INFOSOC: Informational rights, informational wrongs

Within today’s information societies, there are a number of ‘informational interests’ on the basis of which certain rights are claimed and wrongs denounced. On the one hand, such rights may express an interest in the accessibility, integrity, accuracy and authenticity of public information (and information systems); on the other, they pronounce an interest in controlling access to and the use of personal and private information. Similarly, we denounce various acts as informational wrongs, sometimes expressing a personal or private interest (such as when we condemn a fraudulent statement or a breach of confidence) but at other times drawing on a deeper sense of the public interest (as when we condemn fake news and the like that compromise the information ecosystem).

INFOSOC is a Bournemouth University Law department initiative led by Professor. Roger Brownsword to inquire into, analyse and further understand the landscape of informational rights and wrongs and their corresponding regulatory requirements. For example, the particular ways in which technological developments disrupt our understanding of our informational interests as well as our sense of the kind of information society that we want to be merit further analysis. Without a clearer understanding of these matters, we cannot expect the legal and regulatory environment to be fit for purpose and acceptable in relation to the protection and privileging of our informational interests.

Under the umbrella of INFOSOC, law department staff

  • develop a bespoke curriculum for UG students;
  • host a seminar series as a platform for the discussion and debate of scholarly work on informational rights and wrongs;
  • undertake a number of research projects concerned with (1) the ‘mapping’ of the landscape of informational rights and wrongs; (2) the framing of interests, relative to their importance for a community of human agents; and (3) the tensions that we find in the regulatory discourse relating to informational interests and the competence of the courts and legislatures/executives in responding to new informational claims and concerns;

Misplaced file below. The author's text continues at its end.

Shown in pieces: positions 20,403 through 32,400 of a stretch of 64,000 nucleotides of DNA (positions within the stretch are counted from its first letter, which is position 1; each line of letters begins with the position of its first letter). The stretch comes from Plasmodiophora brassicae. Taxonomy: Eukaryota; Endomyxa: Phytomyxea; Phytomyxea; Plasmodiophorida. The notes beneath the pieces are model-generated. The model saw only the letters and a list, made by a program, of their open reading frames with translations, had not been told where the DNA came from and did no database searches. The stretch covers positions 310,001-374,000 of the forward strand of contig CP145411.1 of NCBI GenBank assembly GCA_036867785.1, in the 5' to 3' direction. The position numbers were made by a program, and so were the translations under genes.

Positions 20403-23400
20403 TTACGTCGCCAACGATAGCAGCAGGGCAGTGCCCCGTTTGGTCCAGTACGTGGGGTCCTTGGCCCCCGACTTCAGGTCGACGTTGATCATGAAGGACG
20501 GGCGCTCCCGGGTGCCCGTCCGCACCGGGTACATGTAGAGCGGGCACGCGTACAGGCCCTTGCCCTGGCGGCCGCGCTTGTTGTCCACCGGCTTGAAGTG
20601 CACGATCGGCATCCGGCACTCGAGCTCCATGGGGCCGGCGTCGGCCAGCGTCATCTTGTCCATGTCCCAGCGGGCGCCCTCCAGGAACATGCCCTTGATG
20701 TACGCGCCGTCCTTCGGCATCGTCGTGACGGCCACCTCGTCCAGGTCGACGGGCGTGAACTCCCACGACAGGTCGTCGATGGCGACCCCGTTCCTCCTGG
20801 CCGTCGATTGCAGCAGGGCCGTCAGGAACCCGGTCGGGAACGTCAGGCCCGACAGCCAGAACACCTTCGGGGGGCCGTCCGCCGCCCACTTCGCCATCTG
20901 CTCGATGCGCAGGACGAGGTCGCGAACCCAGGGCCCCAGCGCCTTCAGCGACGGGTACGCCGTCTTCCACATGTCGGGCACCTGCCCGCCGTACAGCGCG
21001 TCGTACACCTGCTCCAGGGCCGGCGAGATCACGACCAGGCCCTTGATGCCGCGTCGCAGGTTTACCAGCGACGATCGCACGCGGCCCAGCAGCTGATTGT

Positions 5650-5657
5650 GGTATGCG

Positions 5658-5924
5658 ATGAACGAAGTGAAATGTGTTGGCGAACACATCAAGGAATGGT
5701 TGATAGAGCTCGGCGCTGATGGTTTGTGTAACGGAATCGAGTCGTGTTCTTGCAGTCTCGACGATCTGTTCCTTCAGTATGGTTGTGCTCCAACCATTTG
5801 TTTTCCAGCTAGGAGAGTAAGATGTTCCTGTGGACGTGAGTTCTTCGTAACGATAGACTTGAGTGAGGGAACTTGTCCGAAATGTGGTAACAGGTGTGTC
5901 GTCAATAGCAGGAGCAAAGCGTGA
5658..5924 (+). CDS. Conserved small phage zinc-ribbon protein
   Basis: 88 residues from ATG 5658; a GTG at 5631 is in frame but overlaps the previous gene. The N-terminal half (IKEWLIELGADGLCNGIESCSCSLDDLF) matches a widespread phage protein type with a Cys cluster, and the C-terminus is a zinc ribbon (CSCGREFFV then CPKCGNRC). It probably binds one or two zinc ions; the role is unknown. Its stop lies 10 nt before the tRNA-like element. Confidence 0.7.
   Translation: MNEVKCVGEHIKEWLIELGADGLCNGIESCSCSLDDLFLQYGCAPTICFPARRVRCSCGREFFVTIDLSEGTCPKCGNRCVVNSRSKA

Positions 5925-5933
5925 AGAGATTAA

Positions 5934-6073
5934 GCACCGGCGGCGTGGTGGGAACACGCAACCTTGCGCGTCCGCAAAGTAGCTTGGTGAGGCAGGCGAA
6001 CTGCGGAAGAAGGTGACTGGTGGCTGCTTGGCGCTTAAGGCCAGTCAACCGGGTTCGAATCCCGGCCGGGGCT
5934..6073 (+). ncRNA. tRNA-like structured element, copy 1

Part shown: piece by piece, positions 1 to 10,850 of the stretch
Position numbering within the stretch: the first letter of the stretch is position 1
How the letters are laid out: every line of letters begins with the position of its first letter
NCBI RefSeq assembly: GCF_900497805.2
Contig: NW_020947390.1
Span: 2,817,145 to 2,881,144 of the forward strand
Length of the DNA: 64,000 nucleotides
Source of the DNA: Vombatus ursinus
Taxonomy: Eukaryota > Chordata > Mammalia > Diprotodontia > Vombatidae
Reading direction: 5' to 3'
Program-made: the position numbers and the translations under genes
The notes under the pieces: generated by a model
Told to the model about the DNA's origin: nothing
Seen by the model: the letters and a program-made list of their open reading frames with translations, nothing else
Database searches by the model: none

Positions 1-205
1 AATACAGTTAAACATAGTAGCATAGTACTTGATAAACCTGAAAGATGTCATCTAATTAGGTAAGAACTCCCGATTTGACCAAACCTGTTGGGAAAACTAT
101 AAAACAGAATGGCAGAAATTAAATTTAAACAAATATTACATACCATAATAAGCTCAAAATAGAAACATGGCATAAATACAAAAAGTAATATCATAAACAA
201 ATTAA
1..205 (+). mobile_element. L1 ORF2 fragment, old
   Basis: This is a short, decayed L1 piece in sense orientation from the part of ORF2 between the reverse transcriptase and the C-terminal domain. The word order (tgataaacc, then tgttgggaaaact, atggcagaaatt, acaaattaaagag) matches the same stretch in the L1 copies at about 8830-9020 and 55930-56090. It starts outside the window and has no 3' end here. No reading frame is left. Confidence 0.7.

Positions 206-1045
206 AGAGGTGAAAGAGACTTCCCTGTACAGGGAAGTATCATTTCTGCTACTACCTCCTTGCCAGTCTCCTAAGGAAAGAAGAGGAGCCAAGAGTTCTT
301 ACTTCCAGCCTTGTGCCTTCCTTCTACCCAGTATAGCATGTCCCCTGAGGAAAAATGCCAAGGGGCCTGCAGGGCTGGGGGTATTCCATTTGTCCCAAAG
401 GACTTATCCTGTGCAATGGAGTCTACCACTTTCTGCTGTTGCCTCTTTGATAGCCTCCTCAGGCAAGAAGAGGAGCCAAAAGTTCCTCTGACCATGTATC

• and launched the BU Working Paper Series.

Through INFOSOC, the law department adopts an integrated approach to the Teaching Excellence Framework and Research Exercise Framework, equipping and informing the next generation of lawyers, researchers and practitioners with a nuanced understanding of the ever-changing informational landscape and its legal implications.

 

Tagged:Conflict and rule of lawconflict rule of lawinformation technologyintellectual property

Latest news from this project:

  • Testing times ahead

    Professor Roger Brownsword and Jeffrey Wale from the Centre for Conflict, Rule of Law and Society have published two research outputs concerning the regulation of prenatal testing. The first is an article ‘Testing... »

  • The Right to Know and the Right Not to Know Revisited

    CROL’s researchers, Professor Roger Brownsword and Jeff Wale have published a paper on the ‘right to know’ and the ‘right not to know’ in the Asian Bioethics Review (downloadable here).... »

  • Why victims and survivors of atrocities need a right to the truth

    When heinous atrocities and human rights violations are committed, knowing the truth about what happened to the victims matters. In many conflicts raging around the world today, among them those... »

 

 

 

 

 

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